Echocardiography (ECHO)

Echocardiography (echo) is a scanning test that uses harmless sound waves (very similar to the scans used to examine babies before birth) that help your doctor see how well your heart muscle and valves are working. It also shows the size of your heart and many other potentially important abnormalities. The images are taken from several angles and a computer changes the sound waves into images that are viewed on a screen.

  • Wear a comfortable, two-piece outfit
  • Do not smoke for at least 2 hours before the test
  • Bring a list of your current medications with you

Procedure:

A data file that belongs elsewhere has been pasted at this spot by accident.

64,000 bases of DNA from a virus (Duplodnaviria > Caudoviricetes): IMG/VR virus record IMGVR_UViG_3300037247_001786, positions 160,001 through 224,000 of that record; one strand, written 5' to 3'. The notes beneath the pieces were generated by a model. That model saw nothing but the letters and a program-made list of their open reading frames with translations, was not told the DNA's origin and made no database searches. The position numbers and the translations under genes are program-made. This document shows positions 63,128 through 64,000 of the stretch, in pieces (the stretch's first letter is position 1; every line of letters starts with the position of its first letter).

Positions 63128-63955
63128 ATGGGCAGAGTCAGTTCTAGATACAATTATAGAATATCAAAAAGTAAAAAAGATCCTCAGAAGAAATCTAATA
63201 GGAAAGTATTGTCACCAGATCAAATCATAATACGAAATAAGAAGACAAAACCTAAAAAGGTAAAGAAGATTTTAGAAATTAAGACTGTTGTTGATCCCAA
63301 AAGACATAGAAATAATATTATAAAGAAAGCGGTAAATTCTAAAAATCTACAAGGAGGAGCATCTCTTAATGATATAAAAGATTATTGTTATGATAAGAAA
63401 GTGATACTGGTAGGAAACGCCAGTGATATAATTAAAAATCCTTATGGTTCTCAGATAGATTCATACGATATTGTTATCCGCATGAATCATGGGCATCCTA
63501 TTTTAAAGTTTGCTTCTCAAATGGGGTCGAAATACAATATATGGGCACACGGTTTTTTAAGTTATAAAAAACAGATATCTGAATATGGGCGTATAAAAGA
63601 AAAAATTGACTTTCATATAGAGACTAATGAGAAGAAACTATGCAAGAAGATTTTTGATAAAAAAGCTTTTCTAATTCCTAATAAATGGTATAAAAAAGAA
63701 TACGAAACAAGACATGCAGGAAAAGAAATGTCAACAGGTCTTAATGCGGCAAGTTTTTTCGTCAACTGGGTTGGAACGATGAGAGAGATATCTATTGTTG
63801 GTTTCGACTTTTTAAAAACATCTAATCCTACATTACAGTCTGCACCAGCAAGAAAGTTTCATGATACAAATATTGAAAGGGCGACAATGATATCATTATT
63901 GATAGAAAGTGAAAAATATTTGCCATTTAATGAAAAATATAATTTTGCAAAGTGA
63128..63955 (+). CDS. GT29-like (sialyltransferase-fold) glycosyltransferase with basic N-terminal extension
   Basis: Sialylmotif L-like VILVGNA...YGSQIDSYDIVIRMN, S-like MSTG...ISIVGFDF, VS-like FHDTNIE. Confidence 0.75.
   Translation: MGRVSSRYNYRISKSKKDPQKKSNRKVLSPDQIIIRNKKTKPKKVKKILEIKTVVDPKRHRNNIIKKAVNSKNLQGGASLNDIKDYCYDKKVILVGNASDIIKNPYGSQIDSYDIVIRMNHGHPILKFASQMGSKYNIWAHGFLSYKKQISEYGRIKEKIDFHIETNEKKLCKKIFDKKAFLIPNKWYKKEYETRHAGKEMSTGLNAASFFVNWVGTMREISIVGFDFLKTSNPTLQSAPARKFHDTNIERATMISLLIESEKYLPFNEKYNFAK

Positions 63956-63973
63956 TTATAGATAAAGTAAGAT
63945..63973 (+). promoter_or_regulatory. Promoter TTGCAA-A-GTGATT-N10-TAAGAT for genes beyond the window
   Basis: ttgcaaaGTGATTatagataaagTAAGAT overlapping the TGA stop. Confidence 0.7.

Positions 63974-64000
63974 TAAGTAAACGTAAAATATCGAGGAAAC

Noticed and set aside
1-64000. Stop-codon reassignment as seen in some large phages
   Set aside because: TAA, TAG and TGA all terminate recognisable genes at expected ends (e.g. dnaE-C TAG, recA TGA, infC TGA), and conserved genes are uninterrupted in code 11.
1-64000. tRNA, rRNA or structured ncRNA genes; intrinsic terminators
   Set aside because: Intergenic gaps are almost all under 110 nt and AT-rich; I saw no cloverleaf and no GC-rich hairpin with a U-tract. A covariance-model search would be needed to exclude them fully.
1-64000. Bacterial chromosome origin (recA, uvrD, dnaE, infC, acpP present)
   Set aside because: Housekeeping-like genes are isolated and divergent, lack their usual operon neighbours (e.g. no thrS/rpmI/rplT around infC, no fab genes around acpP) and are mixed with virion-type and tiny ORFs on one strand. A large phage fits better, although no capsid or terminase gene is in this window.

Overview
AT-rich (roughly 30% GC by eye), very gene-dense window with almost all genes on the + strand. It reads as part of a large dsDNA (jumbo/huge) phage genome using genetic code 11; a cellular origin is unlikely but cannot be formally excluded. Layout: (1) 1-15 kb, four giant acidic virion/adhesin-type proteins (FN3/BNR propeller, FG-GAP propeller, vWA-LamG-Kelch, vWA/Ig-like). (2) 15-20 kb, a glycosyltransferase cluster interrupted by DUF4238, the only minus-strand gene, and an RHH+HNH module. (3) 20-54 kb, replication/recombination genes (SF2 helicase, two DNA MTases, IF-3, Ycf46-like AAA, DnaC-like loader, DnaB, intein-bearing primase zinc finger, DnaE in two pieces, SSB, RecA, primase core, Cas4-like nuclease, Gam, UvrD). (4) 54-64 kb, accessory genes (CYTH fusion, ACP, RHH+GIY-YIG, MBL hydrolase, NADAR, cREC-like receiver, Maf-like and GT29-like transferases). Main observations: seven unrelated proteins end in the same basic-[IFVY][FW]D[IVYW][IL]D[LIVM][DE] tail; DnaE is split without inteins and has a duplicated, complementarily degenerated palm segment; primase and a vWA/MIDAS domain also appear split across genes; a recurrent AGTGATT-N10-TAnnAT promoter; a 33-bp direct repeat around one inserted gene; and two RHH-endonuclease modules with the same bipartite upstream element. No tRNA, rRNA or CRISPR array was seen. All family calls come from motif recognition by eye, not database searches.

After you arrive for your echo, you'll be asked to undress from the waist up and lie on a couch, the room will be quite dark. Small pads (electrodes) are placed on your chest to monitor your heartbeat. A doctor or technician moves a device (transducer) coated with cool gel firmly over your chest, there are sometimes tender spots on your chest but any discomfort is not coming from your heart. At times you may be asked to exhale and hold your breath for a few seconds. Air in your lungs can affect the images. Part of the investigation results in unusual noises- these are not the sound of your heart beat and should not cause concern! The procedure normally takes approximately 20 minutes and is completely painless. Unless your own doctor has undertaken the test you will not normally received the results at the time of the investigation but they will be forwarded to your doctor as required.

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